Alwaght- Located on the Euphrates River's banks in the extreme east of the country, Syria’s Deir ez-Zor province shares borders with Iraq from east and south. The province is of great archaeological significance, with its history dating back to the 7,000 B.C.
Deir ez-Zor is home to a population of about 1,239,000, with the Sunni Muslims accounting for the majority. Shiite minority also can be found in some parts of the province like Hatla village.
Moreover, in Deir ez-Zor's Dora Abous village on the Euphrates coast there are remnants of a place that many archeologists believe was the world’s oldest synagogue. The historical proofs suggest that Armenians also inhabited the city. The province includes three cities of Deir ez-Zor, Abu Kamal, and Mayadin, as well as 11 towns and 128 villages.
Deir ez-Zor city, located next to the Iraqi borders, is divided in two northern and southern parts by the Euphrates. Proximity to the biggest al-Qaeda base on the Iraqi borders, tribal social structure, and contacts of the youths of the province with the Persian Gulf Arab states always made Deir ez-Zor center of radicalism in the country, and of course the hub to rise and nurture of terrorist groups in eastern Syria.
Promotion of Wahhabism in this part of Syria in the beginning of the devastating conflict in the country made large parts of the province embrace ISIS terrorist group right after its emergence and led to later seizure of province from the government forces. Currently, the army only holds the main airport as well as some parts of province in Deir ez-Zor city. Even these remaining parts are encircled by ISIS, and the Syrian government provides food to people and ammunition to the army units there through air dropping. Al parts of the province, excluding northern borders that link Deir ez-Zor to Hasakah province, as well as Abu Khashab village, are now held by the terrorists of ISIS.
In the initial stages of the conflict, the importance of the Deir ez-Zor’s strategic airport, military bases, and ammunition storehouses emboldened the Syrian government to send a number of its special forces units to province to protect t the facilities at any cost.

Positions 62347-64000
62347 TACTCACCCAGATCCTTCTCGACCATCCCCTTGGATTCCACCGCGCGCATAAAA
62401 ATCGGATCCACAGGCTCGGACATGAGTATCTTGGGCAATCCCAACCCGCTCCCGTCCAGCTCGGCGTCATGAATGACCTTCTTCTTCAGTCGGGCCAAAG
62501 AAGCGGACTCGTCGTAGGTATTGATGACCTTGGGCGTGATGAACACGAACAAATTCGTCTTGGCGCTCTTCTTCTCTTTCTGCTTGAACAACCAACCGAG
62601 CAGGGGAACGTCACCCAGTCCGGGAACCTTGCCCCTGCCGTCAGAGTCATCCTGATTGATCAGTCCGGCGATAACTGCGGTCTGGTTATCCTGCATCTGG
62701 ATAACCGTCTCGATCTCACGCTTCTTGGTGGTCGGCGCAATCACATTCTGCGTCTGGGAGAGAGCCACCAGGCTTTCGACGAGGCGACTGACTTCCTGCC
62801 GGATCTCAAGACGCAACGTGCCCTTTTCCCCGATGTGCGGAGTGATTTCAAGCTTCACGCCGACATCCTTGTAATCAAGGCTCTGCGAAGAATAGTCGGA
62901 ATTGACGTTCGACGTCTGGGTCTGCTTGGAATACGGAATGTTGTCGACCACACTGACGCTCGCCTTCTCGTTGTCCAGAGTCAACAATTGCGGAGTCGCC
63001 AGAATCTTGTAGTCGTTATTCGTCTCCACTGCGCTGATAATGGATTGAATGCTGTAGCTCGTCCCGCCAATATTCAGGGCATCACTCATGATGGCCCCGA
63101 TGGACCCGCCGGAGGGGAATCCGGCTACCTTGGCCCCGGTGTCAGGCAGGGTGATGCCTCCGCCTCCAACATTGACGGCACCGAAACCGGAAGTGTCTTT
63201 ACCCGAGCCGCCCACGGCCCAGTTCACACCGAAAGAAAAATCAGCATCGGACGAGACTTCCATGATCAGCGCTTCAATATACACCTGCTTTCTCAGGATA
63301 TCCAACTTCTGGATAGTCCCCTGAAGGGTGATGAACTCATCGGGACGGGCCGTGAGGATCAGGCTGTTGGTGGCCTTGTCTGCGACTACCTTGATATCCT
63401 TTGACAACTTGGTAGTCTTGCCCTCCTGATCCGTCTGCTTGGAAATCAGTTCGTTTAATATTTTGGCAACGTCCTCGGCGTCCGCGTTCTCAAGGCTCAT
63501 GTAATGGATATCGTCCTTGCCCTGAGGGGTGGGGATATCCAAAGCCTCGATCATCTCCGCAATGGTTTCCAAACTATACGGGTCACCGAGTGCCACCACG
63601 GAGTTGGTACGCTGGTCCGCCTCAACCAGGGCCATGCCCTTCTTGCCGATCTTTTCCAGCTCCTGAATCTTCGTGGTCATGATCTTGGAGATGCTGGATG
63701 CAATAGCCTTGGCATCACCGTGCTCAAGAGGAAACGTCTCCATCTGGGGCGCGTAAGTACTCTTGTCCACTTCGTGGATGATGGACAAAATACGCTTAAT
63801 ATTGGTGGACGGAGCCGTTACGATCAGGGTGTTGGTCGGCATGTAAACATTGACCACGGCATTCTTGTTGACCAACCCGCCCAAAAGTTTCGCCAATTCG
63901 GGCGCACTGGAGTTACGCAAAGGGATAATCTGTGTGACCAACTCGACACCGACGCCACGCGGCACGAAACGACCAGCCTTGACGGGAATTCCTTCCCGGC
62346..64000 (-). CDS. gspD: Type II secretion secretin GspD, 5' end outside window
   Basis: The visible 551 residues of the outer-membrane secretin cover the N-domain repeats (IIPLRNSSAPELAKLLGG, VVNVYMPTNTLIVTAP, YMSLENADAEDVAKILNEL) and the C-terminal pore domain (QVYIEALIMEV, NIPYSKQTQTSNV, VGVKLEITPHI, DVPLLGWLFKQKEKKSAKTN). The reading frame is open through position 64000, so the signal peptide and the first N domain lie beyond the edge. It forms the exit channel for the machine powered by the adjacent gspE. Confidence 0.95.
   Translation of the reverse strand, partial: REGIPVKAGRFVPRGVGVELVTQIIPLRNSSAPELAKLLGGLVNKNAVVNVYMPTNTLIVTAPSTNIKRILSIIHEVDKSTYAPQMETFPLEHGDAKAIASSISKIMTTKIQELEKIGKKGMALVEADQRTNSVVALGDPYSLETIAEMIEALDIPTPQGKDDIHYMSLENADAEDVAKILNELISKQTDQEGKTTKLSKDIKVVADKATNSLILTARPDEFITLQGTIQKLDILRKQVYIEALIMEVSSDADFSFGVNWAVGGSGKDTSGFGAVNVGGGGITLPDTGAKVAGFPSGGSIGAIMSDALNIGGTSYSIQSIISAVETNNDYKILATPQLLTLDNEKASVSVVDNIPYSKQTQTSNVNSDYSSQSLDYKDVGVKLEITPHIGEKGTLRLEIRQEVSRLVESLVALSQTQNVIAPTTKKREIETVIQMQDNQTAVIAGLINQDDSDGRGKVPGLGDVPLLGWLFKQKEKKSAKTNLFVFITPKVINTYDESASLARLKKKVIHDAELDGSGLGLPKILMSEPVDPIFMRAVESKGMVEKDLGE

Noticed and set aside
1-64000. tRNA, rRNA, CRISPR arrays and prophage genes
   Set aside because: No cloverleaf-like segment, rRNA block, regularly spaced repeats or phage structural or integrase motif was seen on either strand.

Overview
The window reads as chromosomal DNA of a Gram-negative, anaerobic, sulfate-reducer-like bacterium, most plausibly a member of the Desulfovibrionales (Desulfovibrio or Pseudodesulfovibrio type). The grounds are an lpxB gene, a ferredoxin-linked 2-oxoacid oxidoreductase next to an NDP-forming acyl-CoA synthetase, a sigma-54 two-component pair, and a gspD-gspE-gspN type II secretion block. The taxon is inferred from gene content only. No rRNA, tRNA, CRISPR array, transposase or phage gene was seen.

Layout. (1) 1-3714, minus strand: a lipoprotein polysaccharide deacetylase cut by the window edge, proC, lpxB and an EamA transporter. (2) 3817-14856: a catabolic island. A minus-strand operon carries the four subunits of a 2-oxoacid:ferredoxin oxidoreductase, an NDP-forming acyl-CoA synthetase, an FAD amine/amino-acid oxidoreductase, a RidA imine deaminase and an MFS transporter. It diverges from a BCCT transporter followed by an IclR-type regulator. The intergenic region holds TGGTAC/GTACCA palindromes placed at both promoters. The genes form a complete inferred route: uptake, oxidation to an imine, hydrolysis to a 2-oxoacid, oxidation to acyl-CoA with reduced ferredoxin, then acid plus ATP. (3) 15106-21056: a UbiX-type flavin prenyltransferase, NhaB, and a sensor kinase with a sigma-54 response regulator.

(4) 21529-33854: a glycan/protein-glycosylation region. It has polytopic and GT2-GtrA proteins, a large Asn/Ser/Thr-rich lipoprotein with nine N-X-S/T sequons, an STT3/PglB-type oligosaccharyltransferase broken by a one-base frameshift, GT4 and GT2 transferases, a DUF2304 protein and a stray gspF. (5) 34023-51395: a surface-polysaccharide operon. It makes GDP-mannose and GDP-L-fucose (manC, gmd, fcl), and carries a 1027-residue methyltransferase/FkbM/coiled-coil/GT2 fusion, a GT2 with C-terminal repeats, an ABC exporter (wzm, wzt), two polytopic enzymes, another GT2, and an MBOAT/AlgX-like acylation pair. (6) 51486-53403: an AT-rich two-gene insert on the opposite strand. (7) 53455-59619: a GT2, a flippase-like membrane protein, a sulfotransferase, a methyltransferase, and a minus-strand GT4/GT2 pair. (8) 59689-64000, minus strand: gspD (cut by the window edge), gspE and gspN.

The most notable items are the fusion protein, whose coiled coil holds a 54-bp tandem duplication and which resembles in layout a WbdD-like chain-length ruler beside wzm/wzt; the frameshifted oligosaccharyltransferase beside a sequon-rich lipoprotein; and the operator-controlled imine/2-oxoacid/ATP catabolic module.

ISIS transition to Deir ez-Zor
The heavy blow the ISIS was dealt in northern Syria and the recapture of Aleppo which stripped the terrorist group of its key stronghold in northwestern Syria triggered escape of many top commanders from Raqq to Deir ez-Zor. The withdrawal was also prompted by losses of the ISIS in Aleppo’s Al-Bab town, northern and eastern outskirts of Raqqa, and the major operation by the Iraqi army that took back from ISIS the city of Mosul, the capital of Iraq’s Nineveh province. All these blows made the terrorist group seek new stronghold as alternative.
The terrorist group not only moved its commanders to Deir ez-Zor but also relocated hundreds of trucks of ammunition and other military equipment to the border city. Families of hundreds of foreign ISIS terrorists have been removed from the front lines like Mosul and Raqqa and transferred to Mayadin, Abu Kamal, and around Euphrates banks in Deir ez-Zor.
What compounds the Deir ez-Zor battle is its rich oil and gas reserves as well as the strategic position that makes it crucial for an array of parties. Beside ISIS and the Syrian army, al-Nusra Front, also a terrorist group fighting the Syrian government, is pressing for seizure of Deir ez-Zor oilfields and Abu Kamal crossing on the border with Iraq. Beside oilfields capture, by getting toehold al-Nusra wants to steer clear of fall of its posts to ISIS in the area. Ideological gaps between ISIS, led by Abu Bakr al-Baghdadi, and al-Nusra Front, led by Abu Muhammad al-Julani whom was approvd by the al-Qaeda leader Ayman al-Zawahiri, resulted in a power struggle that called their attention to fight for eastern Syria and particularly Deir ez-Zor.
But Syria’s east is not scene to a rivalry only between ISIS, al-Nusra, and the government forces who want to tighten grip there. An Iran-backed coalition of pro-Syrian forces is taking on US-supported Syrian opposition militants in the area. Both of them are busy carrying out operations in the east in bid for further land captures.
Washington sees Moscow as partner to joint Damascus-Tehran efforts to foil the American plans in the east. Earlier, Syria’s al-Watan daily reported of joint Syria-Russian campaign to boost presence in eastern Syria deserts to reclaim Deir ez-Zor. On the other side, news reports also suggest that Jordan was leading efforts to coordinate the Russian stances with the US in the east for de-escalation zones. But the Americans still seek establishment of a safe zone on the Syrian borders with Jordan that will excuse additional attacks on the pro-Damascus forces advancing to retake border areas from Washington-backed militants.
Iran’s Deir ez-Zor missile strikes
In early June, ISIS conducted a pair of terrorist attacks in Tehran, one hitting the parliament and the other the mausoleum of Imam Khomeini, the late founder of the Islamic Republic. In retaliation, Iran’s Islamic Revolutionary Guard Corps (IRGC) on June 18 targeted ISIS sites in Deir ez-Zor from a distance of about 650 kilometers with six mid-range ballistic missiles fired from missile bases in northwestern provinces of Kurdistan and Kermanshah.
Presently, the Syrian army and its backers are pressing towards the Deir ez-Zor borders to break the siege in place for 3 years. Operation to enter Deir ez-Zor from eastern and southern Idlib and west of Raqqa is underway.